#31: The Killer of Little Shepherds, by Douglas Starr

Begun: 4/06/2011
Finished: 4/25/2011
Format: Kindle
Rating: 3/5

First of all, this book has a bit of a misleading subtitle.  It purports to be “A True Crime Story and the Birth of Forensic Science” but it’s really more about forensic psychology.  As if becoming a common pattern among historical true crime books, the author follows two threads, one about a criminal and the other about an investigator, until the two converge.  Now, the investigator here is Alexandre Lacassagne, who is considered one of the founders of modern forensic science, but the trial detailed in the book, that of French serial killer Joseph Vacher, was not really about forensic science, nor was forensics used to convict him (he confessed, but pled insanity).

The advent of modern forensic techniques, many of which were developed by Lacassagne, did help to corner Vacher and capture him, but most of the work was done by a magistrate named Fouquet, and he tracked Vacher the old-fashioned way.  The connection between this case and forensic science is pretty thin, although much is made of the difficulties of rural autopsies in late 19th century France and how Lacassagne worked to standardize the practice of medico-legal investigation and developed techniques that are still used.

None of which really impacted Vacher’s capture and trial.  In fact, most of that boiled down to the then-heated (and still murky) debate about what constitutes criminal insanity, how you know someone has it, and the ethics involved in trying and executing someone who may or may not have a mental illness that excuses him from culpability.

Vacher’s crimes were indeed horrendous.  Starr’s descriptions of Vacher’s vagabond life in the French countryside is vivid and interesting, as is the historical information about the development of the scientific side of things in urban centers, but the connective tissue here is pretty thin.  The writing is serviceable, although some maps and illustrations would have added much to the text.


#30: Major Pettigrew’s Last Stand, by Helen Simonson

Begun: 4/19/2011
Finished: 4/21/2011
Format: hardcover (library)
Rating: 3.5/5

First, on a totally shallow note, I like it when I can find a cover image that’s a 3D image of the whole book, like at left, as opposed to a flat image of the book cover.  Great, now that I’ve covered that, I’ll get to my review.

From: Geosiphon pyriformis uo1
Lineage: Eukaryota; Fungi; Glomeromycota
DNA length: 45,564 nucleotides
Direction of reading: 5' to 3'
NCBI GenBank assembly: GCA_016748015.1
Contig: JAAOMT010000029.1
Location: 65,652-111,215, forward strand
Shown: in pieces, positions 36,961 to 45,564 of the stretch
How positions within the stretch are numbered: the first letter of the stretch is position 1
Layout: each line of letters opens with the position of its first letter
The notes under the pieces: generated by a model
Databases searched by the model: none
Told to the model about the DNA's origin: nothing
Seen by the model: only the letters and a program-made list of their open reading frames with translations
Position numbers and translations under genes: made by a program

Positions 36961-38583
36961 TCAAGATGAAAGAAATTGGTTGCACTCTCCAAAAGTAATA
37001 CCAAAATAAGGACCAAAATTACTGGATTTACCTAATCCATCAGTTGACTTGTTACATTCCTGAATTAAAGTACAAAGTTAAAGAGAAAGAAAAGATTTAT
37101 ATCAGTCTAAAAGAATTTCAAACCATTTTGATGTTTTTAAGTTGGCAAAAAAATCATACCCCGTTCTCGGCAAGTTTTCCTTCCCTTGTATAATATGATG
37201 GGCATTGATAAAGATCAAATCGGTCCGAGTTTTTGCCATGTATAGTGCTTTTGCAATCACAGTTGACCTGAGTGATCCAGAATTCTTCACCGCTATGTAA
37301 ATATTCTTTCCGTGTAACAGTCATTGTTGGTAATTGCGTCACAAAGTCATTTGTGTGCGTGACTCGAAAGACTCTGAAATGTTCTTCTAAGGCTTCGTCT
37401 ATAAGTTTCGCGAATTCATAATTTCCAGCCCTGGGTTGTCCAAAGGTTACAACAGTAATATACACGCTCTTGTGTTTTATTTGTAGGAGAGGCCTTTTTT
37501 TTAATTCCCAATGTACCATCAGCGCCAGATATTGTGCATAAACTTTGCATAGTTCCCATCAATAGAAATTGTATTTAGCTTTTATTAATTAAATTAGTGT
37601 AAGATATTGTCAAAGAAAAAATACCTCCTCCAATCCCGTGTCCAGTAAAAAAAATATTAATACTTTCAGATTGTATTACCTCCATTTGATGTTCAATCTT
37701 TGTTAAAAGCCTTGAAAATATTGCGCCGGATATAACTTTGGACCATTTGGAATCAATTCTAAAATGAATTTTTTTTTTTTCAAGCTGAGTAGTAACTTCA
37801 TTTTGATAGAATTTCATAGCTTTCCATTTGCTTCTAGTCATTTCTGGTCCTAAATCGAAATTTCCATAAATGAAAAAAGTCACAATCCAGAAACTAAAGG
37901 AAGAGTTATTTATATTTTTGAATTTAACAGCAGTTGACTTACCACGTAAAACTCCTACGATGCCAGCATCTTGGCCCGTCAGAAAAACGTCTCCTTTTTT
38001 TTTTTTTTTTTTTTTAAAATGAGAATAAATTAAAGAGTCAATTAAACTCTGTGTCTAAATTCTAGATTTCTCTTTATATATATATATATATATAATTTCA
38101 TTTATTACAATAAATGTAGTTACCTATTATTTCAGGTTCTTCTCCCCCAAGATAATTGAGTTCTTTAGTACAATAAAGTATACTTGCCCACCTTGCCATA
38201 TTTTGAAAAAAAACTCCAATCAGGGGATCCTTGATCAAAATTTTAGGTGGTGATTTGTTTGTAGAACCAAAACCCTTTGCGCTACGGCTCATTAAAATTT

I have little patience with people (of any age, although it’s far more prevalent among the more seasoned of us) who speak wistfully or even condescendingly about how much better things were Back in The Day, how it was A Simpler Time.  No, it was not.  It was complicated in a different way.  I hate it because it’s an escape into fantasy nostalgia.  That attitude is basically saying that what’s good about the present is less valuable than what was good about the past.  All that matters is what was good then and what’s bad now, never mind what’s good now and what was bad then.  Not to mention the fact that people have an egregiously distorted idea of how bad things are now (i.e. they’re really not), but that’s a different topic.

Major Pettigrew, the protagonist of this novel, is one of the people who relentlessly looks at the present through the rose-colored glasses of his nostalgia for the past.  And yet somehow I had trouble hating him for it.  The book seems to have been written expressly so as to make it impossible to discuss it without describing it as “charming” or “adorable,” or both at once.  Adorably charming, or charmingly adorable.  It also treads the line of the increasingly populous genre of books that seem written specifically to be read by women’s book clubs who don’t wish to take on anything challenging or potentially polarizing (with the caveat that some book clubs seek out things that are challenging or polarizing).

After the first 50 pages, the book was definitely steeped in Austenian preciousness.  I worried that it would become too precious.  Happily, it did not.  In fact as it progressed, I lost my borderline impatience with all the Capital C Charm as the characters began to surprise me.  To be sure, there’s still not a lot of surprise.  Major Pettigrew is an upstanding English chap of the old school who is surrounded by boorish offspring, boorish Americans, annoyingly busybodyish neighbors and a suitably dastardly real estate developer.  His trials are many, including the inheritance of his father’s prized shotguns, his new friendship with Mrs. Ali, the Pakistani village shopkeeper, the possibility of his village being turned into a theme park and his son’s total lack of social niceties (and his acquisition of an American girlfriend).  And yet somehow these predictable plot points began to bear some resonance.  The American girlfriend turns out to be not so bad.  Mrs. Ali’s potentially stereotyped nephew, a grimly Muslim young man, becomes intriguing.  Pettigrew’s son never quite redeems himself but demonstrates the potential to do so at a later time.  And the sweet romance between the Major and Mrs. Ali is given time to develop believably.

Simonson lets the quotables fly and at times I wished I was reading this on my Kindle so I could more easily mark the passages I might want to quote.  The writing is skillfully held back from overadornment and avoids tipping over into caricature – only just.  Mrs. Ali is subtly spirited but avoids becoming tiresomely “sassy,” and the Major has a dry humor that’s appealing.

So why am I only giving it 3.5 stars?  Because at the end, Simonson resorts to Grand Climactic Confrontations as a resolution.  Seriously, it’s like something out of The Graduate.  There’s a midnight escape and a secret tryst in a cottage and an attempted murder and a moonlight confrontation on the cliffs overlooking the sea, and a couple of one-off characters who suddenly fly in from left field.  It’s all quite a bit much and isn’t really in keeping with the rest of the book.  I found it jarring.